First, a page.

What do they each have?
And lots of it.
The swag revolution is real. To wit: Aldi’s dropped a merch collection. Aldi’s. The grocery store. The discount grocery store.
And over the summer, Panera Bread wanted to increase soup sales in the off-season so they did what any self-respecting big brand would do, they wrote a press releasel aunched a branded swimwear line featuring … soup.
From solo brands to indie brands to major brands—everyone is getting in on the merch game.
And the collabs (oh, so many collabs):
Justin Bieber x Tim Hortons merch.
Chipotle x Carhartt merch.
Popeye’s x Megan Thee Stallion merch.
McDonalds x pretty-much-everyone merch (BTS, J, Balvin, Saweetie, etc.)
Ten years ago, if you dropped someKFC crocs on your audience, you’d inherit a kingdom: pallets upon pallets of patriarchy who rule the warehouse forever because they ain’t budging a damn inch. But today, KFC merch flies.
And speaking of patriarchy, Taylor Swift broke records with her new album Red and the longest song to hit #1 (‘All Too Well’) as swifties flocked to buy out the stock of the famous “F— the Patriarchy” key chain mentioned in the lyrics (as well as virtually every piece of Red merch on her site).
In fact, “band merch,” long a staple of the music business, has recently exceeded even its own bounds: Kanye’s ‘DONDA’ event broke records for the highest-grossing US tour in history based solely off of merch sales.
And streetwear examples abound. Kith and Madhappy, two upstart streetwear brands eyeing the Supreme empire, both dropped branded “Curb Your Enthusiasm” collections.
Let’s not forget gazillionaires like Elon Musk, who continues to use merch to provoke just about everybody (his latest: the Tesla Cyberwhistle).
Authors are in on it too. Salley Rooney (hailed as the first great millennial novelist) announced her third novel through influencer kits, sent to folks like Lena Dunham and Lucy Dacus. Her new book included an entire merch roll-out campaign, complete with umbrellas, t-shirts, bucket hats, and tote bags.
And speaking of totes: How about that New Yorker Tote bag? The one so hot it’s now in the hands of over half-a-million people (and counting), the tote that became more of a status symbol than a $10,000 Hermés bag, the tote so damn popular that it led Vice writer, Sam Wolfson, to pen this clever homage:
“Famous tote bag company The New Yorker has become so successful that they also now produce a weekly magazine filled with investigative journalism, restaurant reviews and satirical essays.”
But perhaps most astonishing is how the worlds of streetwear and fashion have elevated branded merch to, not just a new level, but an entirely new game. When White Castle celebrated its 100th birthday, they enlisted Liberian-American fashion designer Telfar Clemens (whose brand Telfar is upending the fashion world for its inclusive stance and brilliant designs) to design their uniforms, which include all unisex designs of T-shirts, polos, aprons, visors, and do-rags. (Shout-out to our very own Telfar-obsessed Aly Brunton who noted this for us).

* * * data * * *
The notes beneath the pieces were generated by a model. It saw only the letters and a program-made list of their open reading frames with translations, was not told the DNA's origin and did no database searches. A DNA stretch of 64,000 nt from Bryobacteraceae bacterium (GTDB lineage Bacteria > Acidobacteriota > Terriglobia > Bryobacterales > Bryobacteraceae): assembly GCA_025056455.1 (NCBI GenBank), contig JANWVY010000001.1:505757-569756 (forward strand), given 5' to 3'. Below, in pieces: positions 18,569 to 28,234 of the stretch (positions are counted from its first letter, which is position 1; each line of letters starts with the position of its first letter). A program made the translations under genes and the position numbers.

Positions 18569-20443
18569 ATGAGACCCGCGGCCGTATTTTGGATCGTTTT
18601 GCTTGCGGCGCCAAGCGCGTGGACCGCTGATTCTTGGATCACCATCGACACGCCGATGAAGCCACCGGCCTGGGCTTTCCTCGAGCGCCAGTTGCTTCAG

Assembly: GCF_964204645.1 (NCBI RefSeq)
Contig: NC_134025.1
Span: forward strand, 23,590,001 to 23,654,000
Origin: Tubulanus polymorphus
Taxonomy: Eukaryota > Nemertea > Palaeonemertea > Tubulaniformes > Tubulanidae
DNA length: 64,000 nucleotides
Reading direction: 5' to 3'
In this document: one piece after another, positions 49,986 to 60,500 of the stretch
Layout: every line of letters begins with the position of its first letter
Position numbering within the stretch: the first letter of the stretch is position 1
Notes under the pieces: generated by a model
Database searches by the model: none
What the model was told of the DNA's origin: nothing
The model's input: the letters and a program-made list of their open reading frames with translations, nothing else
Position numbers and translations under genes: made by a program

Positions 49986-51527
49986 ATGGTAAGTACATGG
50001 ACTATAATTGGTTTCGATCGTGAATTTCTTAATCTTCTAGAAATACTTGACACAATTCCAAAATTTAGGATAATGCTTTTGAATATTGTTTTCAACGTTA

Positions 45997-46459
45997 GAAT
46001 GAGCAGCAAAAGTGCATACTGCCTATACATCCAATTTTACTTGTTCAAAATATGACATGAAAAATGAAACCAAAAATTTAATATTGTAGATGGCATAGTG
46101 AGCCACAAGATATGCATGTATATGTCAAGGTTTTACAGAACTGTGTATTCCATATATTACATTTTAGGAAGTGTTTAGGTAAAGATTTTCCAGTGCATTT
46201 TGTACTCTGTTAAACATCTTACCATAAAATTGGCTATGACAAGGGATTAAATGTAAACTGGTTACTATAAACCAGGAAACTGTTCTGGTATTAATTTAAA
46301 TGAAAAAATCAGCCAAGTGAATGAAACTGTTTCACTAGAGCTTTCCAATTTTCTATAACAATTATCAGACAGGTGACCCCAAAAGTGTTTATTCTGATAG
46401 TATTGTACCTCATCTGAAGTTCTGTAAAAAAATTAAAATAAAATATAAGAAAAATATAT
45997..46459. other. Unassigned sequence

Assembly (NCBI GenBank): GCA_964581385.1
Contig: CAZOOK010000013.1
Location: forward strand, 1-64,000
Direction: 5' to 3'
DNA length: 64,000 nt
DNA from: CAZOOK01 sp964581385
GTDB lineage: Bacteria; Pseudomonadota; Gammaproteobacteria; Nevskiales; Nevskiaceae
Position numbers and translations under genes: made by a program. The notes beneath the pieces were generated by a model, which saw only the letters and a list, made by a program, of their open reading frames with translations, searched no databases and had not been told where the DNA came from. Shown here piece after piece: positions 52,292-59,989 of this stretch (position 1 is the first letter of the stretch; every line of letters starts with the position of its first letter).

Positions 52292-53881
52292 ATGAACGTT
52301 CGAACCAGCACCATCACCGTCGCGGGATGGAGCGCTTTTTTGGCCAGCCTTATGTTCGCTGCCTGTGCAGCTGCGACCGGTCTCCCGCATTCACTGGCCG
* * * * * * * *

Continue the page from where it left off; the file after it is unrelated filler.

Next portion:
Merch has become so popular that books are even being written about it. A24 films released a book celebrating a boom era of promotional movie merchandise, and the famous Japanese writer Hauraki Murakami, whose book sales exceed 2.5 million copies, recently released a new book celebrating his favorite t-shirts.
If you haven’t noticed, the world of branded merchandise is in the middle of one of the biggest evolutions since Michael Vasilantone created a multi-color garment printing machine in 1960 to screenprint slogans on t-shirts.
Over the past few years, virtually every major publication, from Forbes to The New York Times, has written about merch. Sometimes it’s negative, such as the Fast Company article written by our friend Liz Segran, It’s time to stop spending billions on cheap conference swag. (After Liz’s article, commonskuresponded and also asked Liz to join us for a podcast chat and as aguest speaker at skucon).
Or, articles like The New York Times report, The Cotton Tote Crisis (“How did an environmental solution become part of the problem?”). An article published by the very same New York Times that sells not only one branded tote on their site but two, three, four, five, six, seven, eight, nine, ten, eleven, twelve, thirteen, fourteen different tote bags.
[Sidenote: There are touchpoints in those articles we (and many conscientious sellers in the merch business) agree with, such as the abuse of wasteful, mindless spending and its harm to our environment, which we will address in subsequent posts].
But it seems we notice and react to negative news (understandably) more so than realizing the revolution happening right under our nose.
Branded merch is not just ubiquitous, it has become a cultural staple evolving to a higher form of identity, self-expression, and art, commanding headlines and sparking brand obsession like never before.
The positive news about merch vastly outweighs the negative. Articles abound, such as If You Notice Branded Merch Everywhere, You Are Not Alone—Here Is Why (Forbes); What Your T-Shirt Says About You (The Atlantic); How Supreme-Style Merch Drops Took Over Corporate America(Medium); Why Does This Simple Hat, Worn by Emily Ratajkowski and TimothéeChalamet, Keep Selling Out? (Vogue).
An exercise: Take a hobby of yours, any passion you have, and see if you can’t google a merch connection. Own a Peloton? Merch. Ted Lasso fan? Merch. Even a book-nerd like me can make a merch connection. Recently, I resubscribed to The New Yorker just so I could get the swanky new green tote bag, and I noticed that The Paris Review dropped a merch line just so this idiot could shell out ten times the cost for a T and a tote. See? Merch. It’s a brilliant exercise to see, not only how far merch has come, but how impactful merch is for every single brand.